Chapter4.SSH (secure) file transfer (SFTP)

[Tip]Tip

If you want to transfer just one file (or a directory compressed into a tarball[37]), and you know the exact path of the source and destination, you can use scp (a secure version of cp[35]) instead of SFTP.

You can upload a file (which we'll call my_file) from the current directory on your machine to your home directory[13] on the server by typing:

scp ./my_file your_username@server_name:/path_to_your_home_directory/my_file

To download a file (say, a file called my_file from the path ~/classes/cse332[36] on the server to the current directory on your machine), type:

scp your_username@server_name:/path_to_your_home_directory/classes/cse332/my_file ./my_file

Note that you must specify the file name twice: on the local end (your machine) and on the remote end (the server).

If you're not sure what the path to your home directory on the server is, try typing pwd (mentioned in Table3.1, “Commands for navigating the file system”) when you're connected to the server via SSH[2] and in your home directory (typing cd to get to your home directory if necessary, as shown in Example3.1, “Using cd”).

Be careful, though: you can easily overwrite files (without notification from scp that you're doing so, of course) if you specify the wrong path -- the author managed to do this with his home page!

You can use SFTP to transfer files to or from a Linux server.

Start SFTP by typing sftp username@server_name at the prompt, filling in the appropriate values for your username and the server's name. The commands that you'll most likely need are listed in Table4.1, “SSH file transfer (SFTP) commands”.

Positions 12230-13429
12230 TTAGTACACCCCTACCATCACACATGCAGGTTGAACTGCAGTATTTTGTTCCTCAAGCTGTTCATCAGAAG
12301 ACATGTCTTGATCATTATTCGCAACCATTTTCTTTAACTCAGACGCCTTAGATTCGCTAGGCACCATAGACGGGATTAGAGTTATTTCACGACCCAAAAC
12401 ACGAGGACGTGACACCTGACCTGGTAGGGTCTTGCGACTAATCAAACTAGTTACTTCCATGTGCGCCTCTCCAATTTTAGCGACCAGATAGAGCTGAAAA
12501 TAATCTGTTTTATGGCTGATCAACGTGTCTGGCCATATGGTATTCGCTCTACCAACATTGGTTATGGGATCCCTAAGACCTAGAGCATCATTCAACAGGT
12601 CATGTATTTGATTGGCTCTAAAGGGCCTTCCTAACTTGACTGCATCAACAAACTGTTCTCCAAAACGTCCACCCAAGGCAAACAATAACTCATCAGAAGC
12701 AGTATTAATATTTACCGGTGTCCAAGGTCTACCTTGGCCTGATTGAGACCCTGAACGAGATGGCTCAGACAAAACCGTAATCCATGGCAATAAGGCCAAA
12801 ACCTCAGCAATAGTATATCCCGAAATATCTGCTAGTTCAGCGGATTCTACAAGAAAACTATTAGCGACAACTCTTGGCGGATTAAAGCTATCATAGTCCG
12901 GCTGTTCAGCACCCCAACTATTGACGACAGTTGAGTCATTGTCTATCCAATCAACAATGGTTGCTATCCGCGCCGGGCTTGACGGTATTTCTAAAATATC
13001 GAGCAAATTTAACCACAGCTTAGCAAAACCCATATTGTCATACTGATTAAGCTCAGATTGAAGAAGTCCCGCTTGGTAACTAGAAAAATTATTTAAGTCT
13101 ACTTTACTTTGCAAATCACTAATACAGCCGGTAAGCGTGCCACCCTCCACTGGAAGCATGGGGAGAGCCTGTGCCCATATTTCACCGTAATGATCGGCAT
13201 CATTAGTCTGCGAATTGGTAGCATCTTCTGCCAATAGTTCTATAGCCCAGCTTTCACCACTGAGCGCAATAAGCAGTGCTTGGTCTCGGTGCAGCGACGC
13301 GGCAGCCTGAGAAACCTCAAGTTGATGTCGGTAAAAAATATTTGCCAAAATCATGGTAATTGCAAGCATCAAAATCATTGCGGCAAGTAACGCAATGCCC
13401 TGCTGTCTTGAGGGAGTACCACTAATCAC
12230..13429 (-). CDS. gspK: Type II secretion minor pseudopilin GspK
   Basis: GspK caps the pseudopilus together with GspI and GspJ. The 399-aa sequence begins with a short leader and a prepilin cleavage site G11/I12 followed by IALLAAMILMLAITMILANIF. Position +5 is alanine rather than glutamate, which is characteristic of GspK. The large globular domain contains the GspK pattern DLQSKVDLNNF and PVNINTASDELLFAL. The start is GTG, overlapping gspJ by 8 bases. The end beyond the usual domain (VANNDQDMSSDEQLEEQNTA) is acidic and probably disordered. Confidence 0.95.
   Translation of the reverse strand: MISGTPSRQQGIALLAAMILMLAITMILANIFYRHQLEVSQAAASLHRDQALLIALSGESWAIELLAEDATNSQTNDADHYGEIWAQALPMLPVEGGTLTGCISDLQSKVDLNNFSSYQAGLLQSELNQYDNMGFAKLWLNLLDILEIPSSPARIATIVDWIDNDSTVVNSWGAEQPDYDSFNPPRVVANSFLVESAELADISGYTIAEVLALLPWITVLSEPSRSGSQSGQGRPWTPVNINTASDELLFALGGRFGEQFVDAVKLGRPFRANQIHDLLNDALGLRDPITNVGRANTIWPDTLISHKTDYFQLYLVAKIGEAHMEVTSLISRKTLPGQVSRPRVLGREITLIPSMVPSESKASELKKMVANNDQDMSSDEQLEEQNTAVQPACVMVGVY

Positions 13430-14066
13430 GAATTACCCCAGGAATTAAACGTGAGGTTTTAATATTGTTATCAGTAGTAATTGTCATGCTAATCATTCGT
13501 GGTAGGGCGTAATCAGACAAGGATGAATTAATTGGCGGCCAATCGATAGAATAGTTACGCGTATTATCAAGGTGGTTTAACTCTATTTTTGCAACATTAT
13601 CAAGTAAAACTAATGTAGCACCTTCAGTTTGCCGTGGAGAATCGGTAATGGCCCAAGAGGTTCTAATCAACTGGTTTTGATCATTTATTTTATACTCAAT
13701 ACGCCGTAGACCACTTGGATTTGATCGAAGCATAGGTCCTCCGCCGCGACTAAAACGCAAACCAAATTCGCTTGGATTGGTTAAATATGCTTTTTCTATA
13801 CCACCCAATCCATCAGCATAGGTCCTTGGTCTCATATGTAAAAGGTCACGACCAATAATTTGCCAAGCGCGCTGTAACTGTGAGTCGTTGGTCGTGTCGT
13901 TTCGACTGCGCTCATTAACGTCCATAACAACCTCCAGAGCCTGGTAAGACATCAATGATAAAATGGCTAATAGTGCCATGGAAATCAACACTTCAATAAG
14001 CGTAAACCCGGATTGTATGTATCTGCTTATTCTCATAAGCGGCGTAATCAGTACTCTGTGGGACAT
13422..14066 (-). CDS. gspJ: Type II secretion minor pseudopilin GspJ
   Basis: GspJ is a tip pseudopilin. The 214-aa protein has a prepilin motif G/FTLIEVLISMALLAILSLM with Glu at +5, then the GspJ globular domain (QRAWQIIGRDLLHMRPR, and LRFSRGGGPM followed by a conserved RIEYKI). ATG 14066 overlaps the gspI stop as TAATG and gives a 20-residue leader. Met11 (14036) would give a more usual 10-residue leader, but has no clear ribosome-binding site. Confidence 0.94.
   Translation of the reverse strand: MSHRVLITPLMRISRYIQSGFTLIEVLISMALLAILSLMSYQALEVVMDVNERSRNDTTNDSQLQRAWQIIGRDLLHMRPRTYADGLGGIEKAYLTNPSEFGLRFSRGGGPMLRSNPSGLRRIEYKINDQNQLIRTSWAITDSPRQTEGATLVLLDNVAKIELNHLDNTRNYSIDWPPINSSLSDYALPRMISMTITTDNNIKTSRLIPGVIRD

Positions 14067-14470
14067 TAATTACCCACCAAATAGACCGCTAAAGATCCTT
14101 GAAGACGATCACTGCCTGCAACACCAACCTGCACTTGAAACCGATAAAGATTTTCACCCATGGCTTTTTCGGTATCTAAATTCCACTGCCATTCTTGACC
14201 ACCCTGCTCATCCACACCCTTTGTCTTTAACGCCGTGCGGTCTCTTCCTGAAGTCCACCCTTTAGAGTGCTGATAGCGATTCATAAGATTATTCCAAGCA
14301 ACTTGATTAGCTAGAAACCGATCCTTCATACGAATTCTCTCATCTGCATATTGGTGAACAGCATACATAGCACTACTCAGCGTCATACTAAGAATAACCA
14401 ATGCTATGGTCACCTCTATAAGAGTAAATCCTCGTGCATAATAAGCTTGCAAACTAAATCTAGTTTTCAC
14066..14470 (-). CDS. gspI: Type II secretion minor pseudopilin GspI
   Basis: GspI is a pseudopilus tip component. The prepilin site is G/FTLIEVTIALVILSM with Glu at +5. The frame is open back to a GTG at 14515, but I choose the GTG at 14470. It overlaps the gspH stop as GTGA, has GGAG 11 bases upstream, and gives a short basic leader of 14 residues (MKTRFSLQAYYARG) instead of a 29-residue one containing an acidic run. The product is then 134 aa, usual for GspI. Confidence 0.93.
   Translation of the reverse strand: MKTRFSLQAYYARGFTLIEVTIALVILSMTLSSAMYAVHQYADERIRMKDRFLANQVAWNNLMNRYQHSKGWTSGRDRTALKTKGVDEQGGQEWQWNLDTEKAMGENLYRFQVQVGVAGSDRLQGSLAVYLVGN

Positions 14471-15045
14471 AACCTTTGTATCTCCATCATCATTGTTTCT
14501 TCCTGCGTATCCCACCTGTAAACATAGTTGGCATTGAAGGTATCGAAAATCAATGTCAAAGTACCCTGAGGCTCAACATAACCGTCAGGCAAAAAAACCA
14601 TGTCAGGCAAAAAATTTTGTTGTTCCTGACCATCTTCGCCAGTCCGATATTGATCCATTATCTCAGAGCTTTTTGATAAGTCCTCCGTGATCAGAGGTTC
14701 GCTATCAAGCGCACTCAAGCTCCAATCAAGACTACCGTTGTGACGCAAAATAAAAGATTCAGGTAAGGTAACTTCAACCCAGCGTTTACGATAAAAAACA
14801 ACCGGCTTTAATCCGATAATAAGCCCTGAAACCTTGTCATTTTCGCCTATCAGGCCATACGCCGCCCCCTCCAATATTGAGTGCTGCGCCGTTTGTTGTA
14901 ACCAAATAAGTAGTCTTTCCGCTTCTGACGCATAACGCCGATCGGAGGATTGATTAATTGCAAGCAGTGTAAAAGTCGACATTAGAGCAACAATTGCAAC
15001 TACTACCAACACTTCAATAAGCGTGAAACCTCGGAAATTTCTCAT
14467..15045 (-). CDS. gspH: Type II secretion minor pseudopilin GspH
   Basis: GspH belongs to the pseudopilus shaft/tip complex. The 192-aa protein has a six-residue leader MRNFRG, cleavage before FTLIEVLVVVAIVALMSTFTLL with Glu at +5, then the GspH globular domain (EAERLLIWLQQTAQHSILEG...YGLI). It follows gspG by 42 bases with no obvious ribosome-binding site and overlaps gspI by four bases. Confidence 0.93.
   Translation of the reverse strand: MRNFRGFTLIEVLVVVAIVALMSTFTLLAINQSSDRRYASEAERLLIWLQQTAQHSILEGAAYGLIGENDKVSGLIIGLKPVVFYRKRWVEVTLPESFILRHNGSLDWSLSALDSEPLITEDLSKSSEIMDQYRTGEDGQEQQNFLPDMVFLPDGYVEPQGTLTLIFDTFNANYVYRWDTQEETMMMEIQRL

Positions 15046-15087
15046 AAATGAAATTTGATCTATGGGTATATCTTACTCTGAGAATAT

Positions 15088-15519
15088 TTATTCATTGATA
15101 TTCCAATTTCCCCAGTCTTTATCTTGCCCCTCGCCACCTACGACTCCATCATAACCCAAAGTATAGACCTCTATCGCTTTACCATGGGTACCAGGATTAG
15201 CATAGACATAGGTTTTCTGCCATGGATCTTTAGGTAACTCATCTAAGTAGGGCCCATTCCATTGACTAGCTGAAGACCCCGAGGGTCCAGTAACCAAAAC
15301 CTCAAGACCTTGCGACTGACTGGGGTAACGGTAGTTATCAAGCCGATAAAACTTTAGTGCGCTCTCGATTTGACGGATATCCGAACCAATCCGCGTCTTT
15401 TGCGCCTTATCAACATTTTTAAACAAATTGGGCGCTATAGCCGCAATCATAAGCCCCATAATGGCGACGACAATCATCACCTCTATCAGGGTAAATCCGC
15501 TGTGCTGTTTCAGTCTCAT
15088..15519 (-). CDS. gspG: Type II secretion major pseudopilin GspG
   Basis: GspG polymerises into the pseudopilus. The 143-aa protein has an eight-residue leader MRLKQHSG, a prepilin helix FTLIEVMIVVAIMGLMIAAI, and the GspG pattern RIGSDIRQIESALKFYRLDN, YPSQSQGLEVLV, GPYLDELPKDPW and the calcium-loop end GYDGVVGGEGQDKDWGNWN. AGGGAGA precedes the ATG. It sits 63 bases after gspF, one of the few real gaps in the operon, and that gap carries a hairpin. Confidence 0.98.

[Note]Note

SFTP commands look a lot like those discussed in Section3.2, “Navigating the file system” and Section3.3, “Manipulating the file system”, but commands to be run on the local machine (the one in front of you) have an l prefix (such as lls), while commands to be run on the remote machine (the one you're connecting to) don't have an l prefix (such as ls).

As far as I can tell, command history and command completion (discussed in Section3.1, “Features of the shell”) are not available in SFTP. In addition, you cannot transfer entire directories through SFTP; you must compress them first into a tarball[37] and then transfer the tarball.

Example4.1.Using SSH file transfer (SFTP)

sftp jg18@grid.cec.wustl.edu

[Note that not even asterisks will be displayed on the screen as you type your password.]

You'll then have a prompt like sftp> at which you can type commands.


Table4.1.SSH file transfer (SFTP) commands

CategoryCommandAction
Basic SFTP Commands---
~

help

or

?

View list of SFTP commands
~

exit

or

quit

Exit SFTP
Working with File Systems---
~

(l)cd dir_name

Change directory on remote (local) machine
~

(l)ls [path]

List remote (local) directory contents
~

(l)mkdir dir_name

Create remote (local) directory
~

(l)pwd

Print name of working remote (local) directory
~

rm file

(there is no "lrm")
Remove remote file
~

rmdir dir_name

(there is no "lrmdir")
Remove remote empty directory
Downloading and Uploading---
~

get remote_path [local_path]

Download from remote_path to working local directory [to local_path instead]
~

put local_path [remote_path]

Upload from local_path to working remote directory [to remote_path instead]
Other Commands---
~

!some_command

Execute some_command on local machine



[35] The command cp (copy) is discussed in Section3.3, “Manipulating the file system”.

[36] The symbol ~ indicates your home directory, as noted in Table3.2, “Common symbols from the file system”.


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